The bed in the guest room was comfortable, but wasn’t the same as home. Lying on her back, she willed herself to sleep.
A cat jumped onto the bed near her feet.
Oh, she thought, hello bedmate...
She felt the cat walk over her legs, felt its feline weight as it draped its body over her abdomen.
She soon drifted off to sleep hoping it wouldn’t begin that kneading thing cats sometimes do and wake her.
In the morning, she poured herself coffee and commented, “I didn’t know you had a cat.”
Her host’s face grew pale, “I don’t.”
She loved the feeling of walking away. Everyone exited the train, masses herd to the left, following the siren sound of success. She turned right. To her street. To her home. She still works. But it doesn’t look like it used to. No pantyhose and heels. No bumping elbows or bruised egos that punch harder than a heavyweight boxer. She was so happy about this new world, answering to herself on her own timeline, she never noticed the shadow figure in her periphery. He masked the malice of his intent. Method over mania, he repeated to himself. Method over mania.
She Left Him In Chicago
“I sit in the dark because that’s where he left me, so I know it’s where I’ll find him. When I do, I’ll show him a flash of light keeping him there forever.”
The city stench followed him home like a stray dog looking for handouts, but this time it competed with the unfamiliar singe of cheap sweat from another vixen like me. Smoke traces the contours of my disgust while I watch him fumble his shoes off at the door. I’m invisible. I ash with revulsion while smirking revenge. Darkness hides the cruelest intentions, even those ending in murder.
In my memory, while sightseeing, I stopped in a bar for lunch where I made friends with the workers. A friend of theirs invited me to his restaurant for dinner to try some typical Valencian food. I accepted, got the address and left.
In my memory, the meal was delicious. Afterwards, he escorted me– to keep me safe on the night streets.
In reality, I don’t remember the meal and I woke up in an alley, clothes ripped, bloody, bruised.
In reality, I still have a scar where he carved his initials, though I have no memory of his name.
Dribble, Drabble, Doom
This hill was steep as fuck, and it'd been five years since I last climbed. The path wound in a spiral to the edge of the cliff: The Craigs, they called them. As I neared the summit, a peace settled over me. This was it. This is where I belong. I stepped to the edge and closed my eyes. I breathed in the scent of heather and dew, rumbling of the pages of history screaming welcome home beloved one. Welcome home. The ground shook underfoot and the world spun faster in the wake of my return.
And then, I fell.
I sat in my grandmother's armchair, caving under the heavy weight of crippling depression. Since my sister's passing, every day has been an uphill battle. As I clung to her faded photo, a soft smile crossed my languid lips. I searched for the memory in its entirety as I drowned in the anguish of my loss. Every morning since, I found myself enmeshed in a relentless battle between life and death. I was suffering a slow emotional death, and regret flooded the shores of my tattered psyche. Had I done enough as a brother? My contrition rang out like lamentations.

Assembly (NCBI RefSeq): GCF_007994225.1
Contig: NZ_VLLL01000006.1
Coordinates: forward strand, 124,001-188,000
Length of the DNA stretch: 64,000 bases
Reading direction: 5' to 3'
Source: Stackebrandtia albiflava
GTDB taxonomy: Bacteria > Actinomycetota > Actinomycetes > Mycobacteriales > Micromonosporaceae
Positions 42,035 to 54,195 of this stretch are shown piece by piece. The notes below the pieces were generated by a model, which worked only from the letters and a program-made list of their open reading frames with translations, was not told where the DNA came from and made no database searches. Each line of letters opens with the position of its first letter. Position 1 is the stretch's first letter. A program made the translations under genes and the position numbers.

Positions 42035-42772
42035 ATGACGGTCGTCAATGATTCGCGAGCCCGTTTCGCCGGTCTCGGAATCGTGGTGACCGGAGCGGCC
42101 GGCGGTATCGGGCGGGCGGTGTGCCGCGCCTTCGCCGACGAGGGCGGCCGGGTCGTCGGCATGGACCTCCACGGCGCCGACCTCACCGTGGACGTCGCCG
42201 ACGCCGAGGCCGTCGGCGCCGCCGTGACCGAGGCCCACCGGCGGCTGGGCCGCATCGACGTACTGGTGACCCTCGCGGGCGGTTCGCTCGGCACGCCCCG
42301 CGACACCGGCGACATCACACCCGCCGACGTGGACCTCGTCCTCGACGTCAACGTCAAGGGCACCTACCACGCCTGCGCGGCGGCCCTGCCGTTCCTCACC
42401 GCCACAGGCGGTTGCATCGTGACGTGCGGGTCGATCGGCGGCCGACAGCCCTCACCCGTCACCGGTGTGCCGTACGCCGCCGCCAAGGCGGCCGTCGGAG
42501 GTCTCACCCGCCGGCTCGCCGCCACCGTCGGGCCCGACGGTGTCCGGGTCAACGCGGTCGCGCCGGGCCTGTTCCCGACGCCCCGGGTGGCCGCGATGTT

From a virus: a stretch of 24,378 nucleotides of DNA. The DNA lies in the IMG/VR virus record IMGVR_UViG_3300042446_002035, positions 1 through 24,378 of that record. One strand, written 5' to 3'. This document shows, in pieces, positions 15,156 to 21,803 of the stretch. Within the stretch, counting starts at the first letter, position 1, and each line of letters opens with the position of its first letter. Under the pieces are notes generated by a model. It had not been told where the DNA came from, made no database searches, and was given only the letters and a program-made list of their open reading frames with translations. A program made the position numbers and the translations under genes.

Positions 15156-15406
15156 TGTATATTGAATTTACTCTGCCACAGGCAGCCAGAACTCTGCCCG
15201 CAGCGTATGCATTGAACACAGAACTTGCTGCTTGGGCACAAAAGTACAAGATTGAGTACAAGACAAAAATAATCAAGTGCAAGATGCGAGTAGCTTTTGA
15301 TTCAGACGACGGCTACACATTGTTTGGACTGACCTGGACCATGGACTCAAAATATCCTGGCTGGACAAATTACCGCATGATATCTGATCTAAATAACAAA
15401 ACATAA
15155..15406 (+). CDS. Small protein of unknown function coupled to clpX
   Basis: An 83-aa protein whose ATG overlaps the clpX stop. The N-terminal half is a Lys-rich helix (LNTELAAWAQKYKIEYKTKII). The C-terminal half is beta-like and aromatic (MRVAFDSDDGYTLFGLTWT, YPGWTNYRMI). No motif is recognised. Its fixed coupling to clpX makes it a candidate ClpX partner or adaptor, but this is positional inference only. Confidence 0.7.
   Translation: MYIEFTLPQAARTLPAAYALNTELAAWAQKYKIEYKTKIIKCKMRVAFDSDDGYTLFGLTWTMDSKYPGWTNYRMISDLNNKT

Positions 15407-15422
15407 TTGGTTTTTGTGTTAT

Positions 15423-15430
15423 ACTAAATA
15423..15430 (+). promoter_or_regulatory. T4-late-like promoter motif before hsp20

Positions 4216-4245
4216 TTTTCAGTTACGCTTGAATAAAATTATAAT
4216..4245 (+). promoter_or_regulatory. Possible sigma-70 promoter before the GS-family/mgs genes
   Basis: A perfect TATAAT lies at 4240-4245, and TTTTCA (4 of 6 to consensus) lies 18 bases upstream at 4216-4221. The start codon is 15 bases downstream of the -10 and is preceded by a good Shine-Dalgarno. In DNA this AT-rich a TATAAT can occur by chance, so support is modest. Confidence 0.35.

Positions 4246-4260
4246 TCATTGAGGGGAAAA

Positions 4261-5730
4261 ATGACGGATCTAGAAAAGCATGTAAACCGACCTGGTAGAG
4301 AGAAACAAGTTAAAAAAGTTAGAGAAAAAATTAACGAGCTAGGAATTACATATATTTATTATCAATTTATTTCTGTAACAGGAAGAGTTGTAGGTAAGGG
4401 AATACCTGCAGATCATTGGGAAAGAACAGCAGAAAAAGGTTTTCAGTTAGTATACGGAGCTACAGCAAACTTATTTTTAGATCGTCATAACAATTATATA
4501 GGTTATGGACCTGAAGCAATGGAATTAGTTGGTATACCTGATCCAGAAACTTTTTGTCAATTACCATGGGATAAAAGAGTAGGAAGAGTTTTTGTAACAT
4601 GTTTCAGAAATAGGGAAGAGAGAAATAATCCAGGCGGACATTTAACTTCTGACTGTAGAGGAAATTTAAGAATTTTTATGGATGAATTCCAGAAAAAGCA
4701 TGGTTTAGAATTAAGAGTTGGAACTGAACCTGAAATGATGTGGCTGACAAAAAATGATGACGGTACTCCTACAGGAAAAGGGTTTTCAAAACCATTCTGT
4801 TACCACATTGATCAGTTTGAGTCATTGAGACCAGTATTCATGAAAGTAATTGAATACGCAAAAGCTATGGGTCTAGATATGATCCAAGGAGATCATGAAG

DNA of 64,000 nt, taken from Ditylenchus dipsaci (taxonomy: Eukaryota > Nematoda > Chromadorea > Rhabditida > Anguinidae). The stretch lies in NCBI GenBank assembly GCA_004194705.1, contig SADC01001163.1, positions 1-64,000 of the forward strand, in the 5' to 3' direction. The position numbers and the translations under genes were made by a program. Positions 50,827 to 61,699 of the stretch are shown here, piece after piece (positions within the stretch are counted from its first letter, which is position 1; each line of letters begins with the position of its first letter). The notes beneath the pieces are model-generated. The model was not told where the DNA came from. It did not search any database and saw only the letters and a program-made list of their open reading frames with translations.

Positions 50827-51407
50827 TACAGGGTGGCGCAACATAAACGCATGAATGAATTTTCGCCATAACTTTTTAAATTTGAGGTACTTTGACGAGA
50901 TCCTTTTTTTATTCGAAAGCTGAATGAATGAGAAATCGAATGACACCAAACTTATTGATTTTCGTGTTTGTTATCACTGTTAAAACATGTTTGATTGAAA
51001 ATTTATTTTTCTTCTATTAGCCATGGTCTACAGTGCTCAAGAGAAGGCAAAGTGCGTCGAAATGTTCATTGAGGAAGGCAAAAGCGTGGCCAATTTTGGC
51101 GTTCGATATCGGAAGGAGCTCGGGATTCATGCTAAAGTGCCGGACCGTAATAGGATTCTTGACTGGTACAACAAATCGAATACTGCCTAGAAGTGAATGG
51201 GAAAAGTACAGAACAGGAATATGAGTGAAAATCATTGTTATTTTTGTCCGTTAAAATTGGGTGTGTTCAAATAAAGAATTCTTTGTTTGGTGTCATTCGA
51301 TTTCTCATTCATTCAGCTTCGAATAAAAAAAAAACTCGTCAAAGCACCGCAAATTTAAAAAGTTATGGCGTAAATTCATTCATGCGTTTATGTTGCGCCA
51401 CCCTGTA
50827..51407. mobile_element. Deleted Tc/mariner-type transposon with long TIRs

For Whom We Are Strong
Searing pain flared in Ruth's knee with every step. Her body screamed at her to stop, begged her. But she refused. She knew that wasn't an option. She had to finish this.
"You okay, Mom?" Liam asked from his chair in front of her.
Ruth looked down at him, and the pain in her knee vanished. Instead, all she felt was love in an unfair world. Running a marathon was his dream, not hers. Thanks to his recent ALS diagnosis that dream had become impossible.
"I'm fine, honey," Ruth smiled.
"Push yourself, Mom," Liam encouraged. "And, well, push me too."
She squinted through her glasses at his quiet, studied form, taking tiny but significant steps across the garden. It didn’t take long to get to him. A polite cough chirped out to catch his attention but he didn’t look up and over at her.
Despite the cloud of smoke over his bent head, like a grey halo, she sat a few feet away. Ten seconds later, she shimmied the skirt of her long dress with her across the length of the oak bench, even closer.
He breathed a deeply impatient sigh, and eventually looked her way.
“Hi again”, she whispered.
On the Cliff’s Edge
I boldly stood on the edge of the cliff, knowing it was dangerous, not caring about the risk. And then it happened; I slipped. My feet swung in empty air, as my hands grasped unsuccessfully at the slippery edge, and I cried out in desperation, wishing that I hadn't disobeyed the only one who could save me. Then, out of the dark, a pair of warm hands grasped mine, pulling me back to solid ground. A pair of comforting arms wrapped tightly around me, and a voice said, "My child, even if you disobey me, I will never leave you."
Human cyborg 247 could tell there was a problem. There was a misfiring between the receptors in his memory area. This misfiring would most certainly reduce his processing speed, and without a doubt, his ability to function overall. He quickly grabbed the steaming pot of mixed mixed a.c.f.'s CH2 Cl2 from the counter and poured it into his liquid receptacle. The hot liquid instantly had an effect and he could feel his ability to function improving in just a few minutes. Soon he felt almost human. Doug sighed and poured coffee in his thermos. How does anyone survive without coffee?